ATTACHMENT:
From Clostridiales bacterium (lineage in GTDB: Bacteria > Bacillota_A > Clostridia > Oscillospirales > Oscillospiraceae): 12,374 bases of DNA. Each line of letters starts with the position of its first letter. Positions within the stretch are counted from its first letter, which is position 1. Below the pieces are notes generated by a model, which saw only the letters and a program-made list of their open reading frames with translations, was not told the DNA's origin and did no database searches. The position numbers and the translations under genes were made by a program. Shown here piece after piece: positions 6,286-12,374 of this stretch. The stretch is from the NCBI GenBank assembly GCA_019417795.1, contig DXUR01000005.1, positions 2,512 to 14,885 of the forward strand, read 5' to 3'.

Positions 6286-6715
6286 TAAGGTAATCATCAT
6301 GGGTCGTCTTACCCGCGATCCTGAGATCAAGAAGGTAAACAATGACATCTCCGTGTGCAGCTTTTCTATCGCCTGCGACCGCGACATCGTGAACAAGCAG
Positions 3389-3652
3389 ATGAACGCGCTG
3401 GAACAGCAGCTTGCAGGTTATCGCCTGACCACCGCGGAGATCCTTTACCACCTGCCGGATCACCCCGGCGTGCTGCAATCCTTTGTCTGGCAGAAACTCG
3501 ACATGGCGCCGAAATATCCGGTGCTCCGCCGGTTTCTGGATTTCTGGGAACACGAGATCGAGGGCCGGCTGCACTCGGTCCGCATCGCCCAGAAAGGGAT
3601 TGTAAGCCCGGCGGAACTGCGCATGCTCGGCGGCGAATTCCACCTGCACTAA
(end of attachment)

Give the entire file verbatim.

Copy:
From Clostridiales bacterium (lineage in GTDB: Bacteria > Bacillota_A > Clostridia > Oscillospirales > Oscillospiraceae): 12,374 bases of DNA. Each line of letters starts with the position of its first letter. Positions within the stretch are counted from its first letter, which is position 1. Below the pieces are notes generated by a model, which saw only the letters and a program-made list of their open reading frames with translations, was not told the DNA's origin and did no database searches. The position numbers and the translations under genes were made by a program. Shown here piece after piece: positions 6,286-12,374 of this stretch. The stretch is from the NCBI GenBank assembly GCA_019417795.1, contig DXUR01000005.1, positions 2,512 to 14,885 of the forward strand, read 5' to 3'.

Positions 6286-6715
6286 TAAGGTAATCATCAT
6301 GGGTCGTCTTACCCGCGATCCTGAGATCAAGAAGGTAAACAATGACATCTCCGTGTGCAGCTTTTCTATCGCCTGCGACCGCGACATCGTGAACAAGCAG
Positions 3389-3652
3389 ATGAACGCGCTG
3401 GAACAGCAGCTTGCAGGTTATCGCCTGACCACCGCGGAGATCCTTTACCACCTGCCGGATCACCCCGGCGTGCTGCAATCCTTTGTCTGGCAGAAACTCG
3501 ACATGGCGCCGAAATATCCGGTGCTCCGCCGGTTTCTGGATTTCTGGGAACACGAGATCGAGGGCCGGCTGCACTCGGTCCGCATCGCCCAGAAAGGGAT
3601 TGTAAGCCCGGCGGAACTGCGCATGCTCGGCGGCGAATTCCACCTGCACTAA